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Sci Total Environ. 2016 Feb 1;543(Pt A):307-14. doi: 10.1016/j.scitotenv.2015.11.037. Epub 2015 Nov 18.

Improving air pollution control policy in China--A perspective based on cost-benefit analysis.

Author information

1
Geographic and Oceanographic Sciences School, Nanjing University, Nanjing 210023, China.
2
State Key Laboratory of Pollution Control and Resources Reuse, School of the Environment, Nanjing University, Nanjing 210023, China. Electronic address: yuanzw@nju.edu.cn.
3
State Key Laboratory of Pollution Control and Resources Reuse, School of the Environment, Nanjing University, Nanjing 210023, China.
4
KLSG, Second Institute of Oceanography, State Oceanic Administration, Hangzhou 31002, China.
5
The Chinese Academy for Environmental Planning, State Environmental Protection Laboratory of Environmental Planning and Policy Simulation, Beijing 100012, China. Electronic address: dongzf@caep.org.cn.

Abstract

To mitigate serious air pollution, the State Council of China promulgated the Air Pollution Prevention and Control Action Plan in 2013. To verify the feasibility and validity of industrial energy-saving and emission-reduction policies in the action plan, we conducted a cost-benefit analysis of implementing these policies in 31 provinces for the period of 2013 to 2017. We also completed a scenario analysis in this study to assess the cost-effectiveness of different measures within the energy-saving and the emission-reduction policies individually. The data were derived from field surveys, statistical yearbooks, government documents, and published literatures. The results show that total cost and total benefit are 118.39 and 748.15 billion Yuan, respectively, and the estimated benefit-cost ratio is 6.32 in the S3 scenario. For all the scenarios, these policies are cost-effective and the eastern region has higher satisfactory values. Furthermore, the end-of-pipe scenario has greater emission reduction potential than energy-saving scenario. We also found that gross domestic product and population are significantly correlated with the benefit-cost ratio value through the regression analysis of selected possible influencing factors. The sensitivity analysis demonstrates that benefit-cost ratio value is more sensitive to unit emission-reduction cost, unit subsidy, growth rate of gross domestic product, and discount rate among all the parameters. Compared with other provinces, the benefit-cost ratios of Beijing and Tianjin are more sensitive to changes of unit subsidy than unit emission-reduction cost. These findings may have significant implications for improving China's air pollution prevention policy.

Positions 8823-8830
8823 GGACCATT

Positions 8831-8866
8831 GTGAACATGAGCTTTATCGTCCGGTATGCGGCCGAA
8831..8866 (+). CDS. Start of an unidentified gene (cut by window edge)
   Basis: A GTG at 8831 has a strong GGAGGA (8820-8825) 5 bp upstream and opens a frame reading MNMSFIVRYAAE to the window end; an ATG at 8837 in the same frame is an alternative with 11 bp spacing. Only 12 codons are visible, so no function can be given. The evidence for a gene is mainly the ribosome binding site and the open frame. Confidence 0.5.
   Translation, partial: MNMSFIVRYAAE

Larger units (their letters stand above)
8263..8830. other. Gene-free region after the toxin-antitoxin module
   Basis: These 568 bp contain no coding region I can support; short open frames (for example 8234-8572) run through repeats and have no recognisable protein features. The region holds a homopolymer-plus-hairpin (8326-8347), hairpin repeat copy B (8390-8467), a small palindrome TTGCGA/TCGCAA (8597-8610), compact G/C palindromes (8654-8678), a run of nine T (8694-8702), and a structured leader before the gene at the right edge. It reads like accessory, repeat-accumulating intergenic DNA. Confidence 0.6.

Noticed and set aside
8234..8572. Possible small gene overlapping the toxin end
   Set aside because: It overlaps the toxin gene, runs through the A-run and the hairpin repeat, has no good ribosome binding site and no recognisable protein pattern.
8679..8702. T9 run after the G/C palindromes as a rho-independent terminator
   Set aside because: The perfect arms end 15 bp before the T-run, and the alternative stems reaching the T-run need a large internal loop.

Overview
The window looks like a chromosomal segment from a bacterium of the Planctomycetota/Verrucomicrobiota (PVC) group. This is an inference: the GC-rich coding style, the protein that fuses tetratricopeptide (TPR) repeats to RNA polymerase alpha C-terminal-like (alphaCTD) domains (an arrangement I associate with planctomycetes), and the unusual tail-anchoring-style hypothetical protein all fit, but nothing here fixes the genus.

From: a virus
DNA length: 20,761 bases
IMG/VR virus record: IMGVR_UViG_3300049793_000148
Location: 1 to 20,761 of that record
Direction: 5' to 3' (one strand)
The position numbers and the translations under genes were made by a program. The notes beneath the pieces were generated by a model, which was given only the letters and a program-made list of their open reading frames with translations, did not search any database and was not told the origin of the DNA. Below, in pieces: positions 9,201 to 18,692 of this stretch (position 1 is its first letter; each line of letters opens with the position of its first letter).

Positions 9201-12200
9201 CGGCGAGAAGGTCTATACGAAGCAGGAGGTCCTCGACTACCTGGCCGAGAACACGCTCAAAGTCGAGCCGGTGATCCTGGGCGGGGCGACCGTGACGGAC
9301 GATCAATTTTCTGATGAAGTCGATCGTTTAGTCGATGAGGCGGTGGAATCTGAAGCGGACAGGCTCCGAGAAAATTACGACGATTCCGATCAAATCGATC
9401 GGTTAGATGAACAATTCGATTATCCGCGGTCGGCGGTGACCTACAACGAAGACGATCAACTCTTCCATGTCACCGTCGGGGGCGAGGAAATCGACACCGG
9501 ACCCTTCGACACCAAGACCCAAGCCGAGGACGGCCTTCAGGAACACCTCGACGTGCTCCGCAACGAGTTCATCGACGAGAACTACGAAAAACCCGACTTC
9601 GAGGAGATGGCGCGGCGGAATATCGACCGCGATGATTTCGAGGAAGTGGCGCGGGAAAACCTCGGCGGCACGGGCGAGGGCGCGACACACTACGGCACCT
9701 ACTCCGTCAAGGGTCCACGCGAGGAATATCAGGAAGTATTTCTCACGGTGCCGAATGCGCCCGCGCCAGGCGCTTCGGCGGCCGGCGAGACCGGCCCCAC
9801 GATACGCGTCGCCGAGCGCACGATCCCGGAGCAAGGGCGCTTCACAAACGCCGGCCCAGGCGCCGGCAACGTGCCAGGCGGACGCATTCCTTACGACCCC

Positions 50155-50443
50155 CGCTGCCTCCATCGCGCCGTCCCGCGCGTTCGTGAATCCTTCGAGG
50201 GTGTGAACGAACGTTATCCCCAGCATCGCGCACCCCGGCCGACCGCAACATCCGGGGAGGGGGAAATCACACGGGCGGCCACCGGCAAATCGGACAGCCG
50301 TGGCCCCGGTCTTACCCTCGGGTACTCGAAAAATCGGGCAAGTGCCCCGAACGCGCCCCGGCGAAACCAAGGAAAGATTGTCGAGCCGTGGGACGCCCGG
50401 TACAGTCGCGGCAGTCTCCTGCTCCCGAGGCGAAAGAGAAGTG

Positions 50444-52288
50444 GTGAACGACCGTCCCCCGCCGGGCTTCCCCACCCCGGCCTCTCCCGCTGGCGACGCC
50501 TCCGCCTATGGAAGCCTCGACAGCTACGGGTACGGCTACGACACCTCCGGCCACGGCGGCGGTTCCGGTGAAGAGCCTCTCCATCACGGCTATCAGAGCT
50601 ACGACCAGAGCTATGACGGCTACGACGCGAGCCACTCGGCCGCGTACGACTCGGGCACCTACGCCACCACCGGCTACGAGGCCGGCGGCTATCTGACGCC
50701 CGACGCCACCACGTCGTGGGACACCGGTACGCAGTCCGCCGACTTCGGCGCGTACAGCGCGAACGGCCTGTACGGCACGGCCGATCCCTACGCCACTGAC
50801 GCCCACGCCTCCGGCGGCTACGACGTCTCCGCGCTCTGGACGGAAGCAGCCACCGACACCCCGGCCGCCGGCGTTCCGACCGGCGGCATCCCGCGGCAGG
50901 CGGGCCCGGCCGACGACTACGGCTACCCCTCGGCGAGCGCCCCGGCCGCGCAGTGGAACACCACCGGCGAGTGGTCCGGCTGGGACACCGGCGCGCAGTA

KEYWORDS:

Air Pollution Prevention and Control Action Plan; Cost–benefit analysis; Environmental management; Environmental policy; Spatial disparity

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